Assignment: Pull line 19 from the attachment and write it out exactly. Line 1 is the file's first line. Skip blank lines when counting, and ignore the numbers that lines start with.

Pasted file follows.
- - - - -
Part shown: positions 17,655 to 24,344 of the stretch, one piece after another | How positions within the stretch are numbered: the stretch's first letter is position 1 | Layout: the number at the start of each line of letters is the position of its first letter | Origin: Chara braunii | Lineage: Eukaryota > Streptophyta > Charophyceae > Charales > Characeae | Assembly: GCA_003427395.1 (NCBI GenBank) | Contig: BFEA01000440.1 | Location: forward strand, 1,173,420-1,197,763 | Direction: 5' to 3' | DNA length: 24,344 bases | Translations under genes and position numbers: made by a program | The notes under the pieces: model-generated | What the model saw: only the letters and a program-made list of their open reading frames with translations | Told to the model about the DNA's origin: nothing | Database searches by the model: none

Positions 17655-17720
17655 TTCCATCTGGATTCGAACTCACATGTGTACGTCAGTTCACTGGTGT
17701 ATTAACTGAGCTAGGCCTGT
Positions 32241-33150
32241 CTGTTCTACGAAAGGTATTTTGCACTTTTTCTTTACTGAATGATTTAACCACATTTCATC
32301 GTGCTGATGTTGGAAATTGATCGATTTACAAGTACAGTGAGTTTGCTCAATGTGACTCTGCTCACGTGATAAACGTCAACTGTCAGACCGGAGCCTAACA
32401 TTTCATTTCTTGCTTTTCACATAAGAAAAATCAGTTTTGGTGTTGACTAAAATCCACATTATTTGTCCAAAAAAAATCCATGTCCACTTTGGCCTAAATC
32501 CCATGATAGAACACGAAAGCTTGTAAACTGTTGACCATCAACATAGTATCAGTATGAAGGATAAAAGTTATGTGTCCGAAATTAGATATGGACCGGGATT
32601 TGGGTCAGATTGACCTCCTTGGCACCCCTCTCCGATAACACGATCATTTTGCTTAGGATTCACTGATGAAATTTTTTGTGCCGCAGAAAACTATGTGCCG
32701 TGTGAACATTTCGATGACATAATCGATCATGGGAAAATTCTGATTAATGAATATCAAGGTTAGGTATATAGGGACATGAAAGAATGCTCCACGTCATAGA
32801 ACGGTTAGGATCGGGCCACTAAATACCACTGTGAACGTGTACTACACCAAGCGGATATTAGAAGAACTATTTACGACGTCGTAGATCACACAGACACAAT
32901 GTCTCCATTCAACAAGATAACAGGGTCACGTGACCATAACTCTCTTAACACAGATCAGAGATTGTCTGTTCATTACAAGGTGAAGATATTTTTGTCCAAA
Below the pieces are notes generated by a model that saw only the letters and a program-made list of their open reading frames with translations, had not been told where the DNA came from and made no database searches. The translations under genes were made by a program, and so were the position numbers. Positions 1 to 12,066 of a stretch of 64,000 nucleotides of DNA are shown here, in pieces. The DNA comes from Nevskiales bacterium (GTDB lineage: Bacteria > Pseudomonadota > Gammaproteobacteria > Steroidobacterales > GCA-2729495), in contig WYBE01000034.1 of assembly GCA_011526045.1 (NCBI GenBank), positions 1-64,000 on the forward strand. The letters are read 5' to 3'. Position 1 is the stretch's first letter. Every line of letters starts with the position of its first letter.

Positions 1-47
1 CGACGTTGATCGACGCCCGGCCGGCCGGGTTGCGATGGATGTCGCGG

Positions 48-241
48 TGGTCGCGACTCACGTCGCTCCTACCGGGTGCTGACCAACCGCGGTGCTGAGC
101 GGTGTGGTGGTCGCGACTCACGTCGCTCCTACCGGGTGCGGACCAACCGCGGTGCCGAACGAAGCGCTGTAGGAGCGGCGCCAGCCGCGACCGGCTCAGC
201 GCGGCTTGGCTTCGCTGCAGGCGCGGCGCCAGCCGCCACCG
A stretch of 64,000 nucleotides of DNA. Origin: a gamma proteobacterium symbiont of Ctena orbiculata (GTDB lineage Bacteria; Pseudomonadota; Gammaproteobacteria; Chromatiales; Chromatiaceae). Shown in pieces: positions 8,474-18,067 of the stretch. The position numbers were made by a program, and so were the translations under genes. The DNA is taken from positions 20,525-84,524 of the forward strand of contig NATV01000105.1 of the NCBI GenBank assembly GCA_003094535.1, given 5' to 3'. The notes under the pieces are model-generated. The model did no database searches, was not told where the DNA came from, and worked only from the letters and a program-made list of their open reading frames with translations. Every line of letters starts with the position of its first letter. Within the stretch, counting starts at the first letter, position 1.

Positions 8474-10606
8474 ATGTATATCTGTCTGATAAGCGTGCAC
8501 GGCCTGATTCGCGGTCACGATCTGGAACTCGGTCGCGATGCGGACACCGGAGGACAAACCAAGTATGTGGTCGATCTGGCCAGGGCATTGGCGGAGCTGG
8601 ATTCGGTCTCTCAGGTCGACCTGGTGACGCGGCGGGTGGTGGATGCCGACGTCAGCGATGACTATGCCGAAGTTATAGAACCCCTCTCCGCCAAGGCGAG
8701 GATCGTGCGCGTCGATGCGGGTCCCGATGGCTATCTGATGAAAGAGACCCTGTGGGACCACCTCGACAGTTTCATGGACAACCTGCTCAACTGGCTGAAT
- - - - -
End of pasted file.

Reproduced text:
101 GGTGTGGTGGTCGCGACTCACGTCGCTCCTACCGGGTGCGGACCAACCGCGGTGCCGAACGAAGCGCTGTAGGAGCGGCGCCAGCCGCGACCGGCTCAGC